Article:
Note: This option can be used independently of a keystore.

-storepasswd

[-new new_storepass] {-storetype storetype} {-keystore keystore}

[-storepass storepass] {-providerName provider_name}

{-providerClass provider_class_name {-providerArg provider_arg}}

{-v} {-Jjavaoption}

Changes the password used to protect the integrity of the
keystore contents. The new password is new_storepass, which must
be at least 6 characters.

-keypasswd

{-alias alias} [-keypass old_keypass] [-new new_keypass] {-storetype storetype}

{-keystore keystore} [-storepass storepass] {-providerName provider_name}

{-providerClass provider_class_name {-providerArg provider_arg}} {-v}

{-Jjavaoption}

Changes the password under which the private/secret key
identified by alias is protected, from old_keypass to
new_keypass, which must be at least 6 characters.

If the -keypass option is not provided at the command line, and
the key password is different from the keystore password, then
the user is prompted for it.

If the -new option is not provided at the command line, then the
user is prompted for it

-delete

[-alias alias] {-storetype storetype} {-keystore keystore} [-storepass storepass]

{-providerName provider_name}

{-providerClass provider_class_name {-providerArg provider_arg}}

{-v} {-protected} {-Jjavaoption}

Deletes from the keystore the entry identified by alias. The
user is prompted for the alias, when no alias is provided at the
command line.

-changealias

{-alias alias} [-destalias destalias] [-keypass keypass] {-storetype storetype}

{-keystore keystore} [-storepass storepass] {-providerName provider_name}

{-providerClass provider_class_name {-providerArg provider_arg}} {-v}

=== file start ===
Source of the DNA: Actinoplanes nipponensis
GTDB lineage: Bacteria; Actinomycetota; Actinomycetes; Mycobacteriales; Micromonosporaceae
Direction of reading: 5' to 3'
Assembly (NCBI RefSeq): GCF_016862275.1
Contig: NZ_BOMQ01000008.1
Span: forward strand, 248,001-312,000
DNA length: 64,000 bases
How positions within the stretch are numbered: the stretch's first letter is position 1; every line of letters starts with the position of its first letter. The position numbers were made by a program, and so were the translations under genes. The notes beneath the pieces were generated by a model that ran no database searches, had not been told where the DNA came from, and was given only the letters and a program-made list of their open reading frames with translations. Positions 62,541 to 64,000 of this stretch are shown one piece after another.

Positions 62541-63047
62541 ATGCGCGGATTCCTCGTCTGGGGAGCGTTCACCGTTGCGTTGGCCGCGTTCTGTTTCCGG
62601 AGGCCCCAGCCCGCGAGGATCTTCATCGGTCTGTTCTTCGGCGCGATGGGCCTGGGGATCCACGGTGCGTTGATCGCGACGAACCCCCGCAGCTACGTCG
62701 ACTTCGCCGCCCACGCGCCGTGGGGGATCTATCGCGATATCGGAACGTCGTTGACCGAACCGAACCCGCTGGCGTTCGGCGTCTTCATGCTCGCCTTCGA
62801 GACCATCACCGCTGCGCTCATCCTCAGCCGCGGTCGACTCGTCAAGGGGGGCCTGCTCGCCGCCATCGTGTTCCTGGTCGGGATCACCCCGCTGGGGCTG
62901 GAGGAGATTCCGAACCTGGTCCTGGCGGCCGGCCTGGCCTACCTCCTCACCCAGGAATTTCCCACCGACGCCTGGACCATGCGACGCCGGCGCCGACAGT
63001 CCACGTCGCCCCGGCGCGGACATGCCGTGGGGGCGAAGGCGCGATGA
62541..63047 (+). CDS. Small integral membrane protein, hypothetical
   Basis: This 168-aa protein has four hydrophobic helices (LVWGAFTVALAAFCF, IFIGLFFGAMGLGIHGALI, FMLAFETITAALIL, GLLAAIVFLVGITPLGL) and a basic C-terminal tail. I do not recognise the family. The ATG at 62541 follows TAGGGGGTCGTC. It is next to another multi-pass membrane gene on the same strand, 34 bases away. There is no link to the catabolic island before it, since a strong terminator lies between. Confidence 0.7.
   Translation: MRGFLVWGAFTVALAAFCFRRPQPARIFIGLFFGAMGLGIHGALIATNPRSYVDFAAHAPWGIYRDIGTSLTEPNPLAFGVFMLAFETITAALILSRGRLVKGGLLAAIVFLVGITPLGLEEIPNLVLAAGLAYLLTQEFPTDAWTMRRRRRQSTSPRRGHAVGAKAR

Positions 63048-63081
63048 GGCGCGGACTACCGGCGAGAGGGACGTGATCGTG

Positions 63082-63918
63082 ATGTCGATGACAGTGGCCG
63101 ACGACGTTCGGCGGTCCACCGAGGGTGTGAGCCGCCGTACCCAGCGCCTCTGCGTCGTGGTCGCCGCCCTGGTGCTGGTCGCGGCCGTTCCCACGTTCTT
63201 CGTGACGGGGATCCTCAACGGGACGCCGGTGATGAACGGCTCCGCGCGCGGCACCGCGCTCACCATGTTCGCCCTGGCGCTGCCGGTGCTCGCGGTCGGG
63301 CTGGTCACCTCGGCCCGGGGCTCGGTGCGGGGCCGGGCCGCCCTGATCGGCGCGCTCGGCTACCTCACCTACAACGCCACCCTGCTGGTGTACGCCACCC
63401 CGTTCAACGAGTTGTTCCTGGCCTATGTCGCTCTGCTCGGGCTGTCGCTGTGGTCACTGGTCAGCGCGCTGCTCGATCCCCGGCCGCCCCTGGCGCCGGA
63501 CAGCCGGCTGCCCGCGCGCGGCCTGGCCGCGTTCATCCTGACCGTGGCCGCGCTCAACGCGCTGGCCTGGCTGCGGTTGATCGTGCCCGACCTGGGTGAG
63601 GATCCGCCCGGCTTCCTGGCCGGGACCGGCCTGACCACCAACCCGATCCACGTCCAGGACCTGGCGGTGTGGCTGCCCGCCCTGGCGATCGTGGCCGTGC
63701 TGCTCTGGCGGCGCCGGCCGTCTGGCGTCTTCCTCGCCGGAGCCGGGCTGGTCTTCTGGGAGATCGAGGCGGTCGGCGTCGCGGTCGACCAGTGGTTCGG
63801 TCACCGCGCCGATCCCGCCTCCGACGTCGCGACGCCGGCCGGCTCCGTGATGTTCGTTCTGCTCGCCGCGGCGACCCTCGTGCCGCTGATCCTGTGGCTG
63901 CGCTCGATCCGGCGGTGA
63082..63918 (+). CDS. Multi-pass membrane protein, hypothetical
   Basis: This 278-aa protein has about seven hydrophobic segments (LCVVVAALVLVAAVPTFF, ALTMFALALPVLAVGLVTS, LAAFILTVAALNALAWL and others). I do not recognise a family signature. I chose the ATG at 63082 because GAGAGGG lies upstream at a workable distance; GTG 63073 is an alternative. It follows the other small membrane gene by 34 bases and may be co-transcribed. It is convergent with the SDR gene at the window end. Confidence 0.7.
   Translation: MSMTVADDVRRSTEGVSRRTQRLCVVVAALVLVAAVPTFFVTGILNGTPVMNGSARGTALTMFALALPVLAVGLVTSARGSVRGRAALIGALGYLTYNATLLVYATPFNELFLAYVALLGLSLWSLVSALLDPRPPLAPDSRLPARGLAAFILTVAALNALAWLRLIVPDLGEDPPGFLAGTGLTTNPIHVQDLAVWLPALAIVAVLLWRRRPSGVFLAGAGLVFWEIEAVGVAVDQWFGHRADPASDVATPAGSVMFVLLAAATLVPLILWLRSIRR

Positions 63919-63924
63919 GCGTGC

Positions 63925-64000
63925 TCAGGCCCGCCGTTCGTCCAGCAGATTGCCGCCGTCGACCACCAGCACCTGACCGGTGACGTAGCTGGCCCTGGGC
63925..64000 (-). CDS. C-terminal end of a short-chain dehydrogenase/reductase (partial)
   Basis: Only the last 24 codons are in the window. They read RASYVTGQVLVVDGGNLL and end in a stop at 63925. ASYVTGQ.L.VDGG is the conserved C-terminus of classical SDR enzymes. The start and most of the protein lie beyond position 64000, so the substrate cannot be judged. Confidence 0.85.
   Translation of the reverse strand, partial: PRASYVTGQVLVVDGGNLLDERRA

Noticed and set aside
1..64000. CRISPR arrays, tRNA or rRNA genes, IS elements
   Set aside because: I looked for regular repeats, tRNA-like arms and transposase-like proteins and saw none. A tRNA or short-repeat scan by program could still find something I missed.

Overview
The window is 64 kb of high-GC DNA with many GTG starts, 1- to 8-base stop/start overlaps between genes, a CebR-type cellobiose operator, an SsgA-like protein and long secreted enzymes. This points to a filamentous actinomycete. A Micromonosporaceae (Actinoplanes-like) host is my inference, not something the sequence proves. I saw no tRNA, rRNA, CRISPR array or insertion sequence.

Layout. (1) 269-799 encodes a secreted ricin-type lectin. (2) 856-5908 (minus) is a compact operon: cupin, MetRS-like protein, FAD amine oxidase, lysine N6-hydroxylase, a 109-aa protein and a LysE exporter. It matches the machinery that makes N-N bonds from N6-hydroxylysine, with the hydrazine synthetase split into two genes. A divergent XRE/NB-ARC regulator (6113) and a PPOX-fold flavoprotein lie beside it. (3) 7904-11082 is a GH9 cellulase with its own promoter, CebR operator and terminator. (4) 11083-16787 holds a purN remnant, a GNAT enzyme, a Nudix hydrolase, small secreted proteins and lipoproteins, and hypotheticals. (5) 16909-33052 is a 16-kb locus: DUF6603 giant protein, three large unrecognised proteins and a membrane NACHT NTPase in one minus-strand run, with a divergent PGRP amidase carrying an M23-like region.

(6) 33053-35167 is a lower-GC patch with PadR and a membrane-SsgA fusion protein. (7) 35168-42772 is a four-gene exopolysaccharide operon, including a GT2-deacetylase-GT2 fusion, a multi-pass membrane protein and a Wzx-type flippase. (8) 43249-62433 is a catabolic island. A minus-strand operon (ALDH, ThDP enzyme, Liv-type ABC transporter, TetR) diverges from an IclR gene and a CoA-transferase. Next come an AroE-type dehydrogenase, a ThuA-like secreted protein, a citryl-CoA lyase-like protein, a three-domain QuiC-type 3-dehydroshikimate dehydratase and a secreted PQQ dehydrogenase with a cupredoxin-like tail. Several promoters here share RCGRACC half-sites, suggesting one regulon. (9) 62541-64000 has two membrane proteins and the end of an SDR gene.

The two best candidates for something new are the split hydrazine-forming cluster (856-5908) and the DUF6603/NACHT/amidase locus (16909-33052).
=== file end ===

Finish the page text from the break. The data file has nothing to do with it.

{-protected} {-Jjavaoption}

Move an existing keystore entry from the specified alias to a
new alias, destalias. If no destination alias is provided, then
the command prompts for one. If the original entry is protected
with an entry password, then the password can be supplied with
the -keypass option. If no key password is provided, then the
storepass (if provided) is attempted first. If the attempt
fails, then the user is prompted for a password.

-help
Lists the basic commands and their options.

For more information about a specific command, enter the
following, where command_name is the name of the command:
keytool -command_name -help.

EXAMPLES
This example walks through the sequence of steps to create a keystore
for managing public/private key pair and certificates from trusted
entities.

GENERATE THE KEY PAIR
First, create a keystore and generate the key pair. You can use a
command such as the following typed as a single line:

keytool -genkeypair -dname “cn=Mark Jones, ou=Java, o=Oracle, c=US”
-alias business -keypass
-keystore /working/mykeystore
-storepass -validity 180

The command creates the keystore named mykeystore in the working
directory (assuming it does not already exist), and assigns it the
password specified by . It generates a
public/private key pair for the entity whose distinguished name has a
common name of Mark Jones, organizational unit of Java, organization of
Oracle and two-letter country code of US. It uses the default DSA key
generation algorithm to create the keys; both are 1024 bits.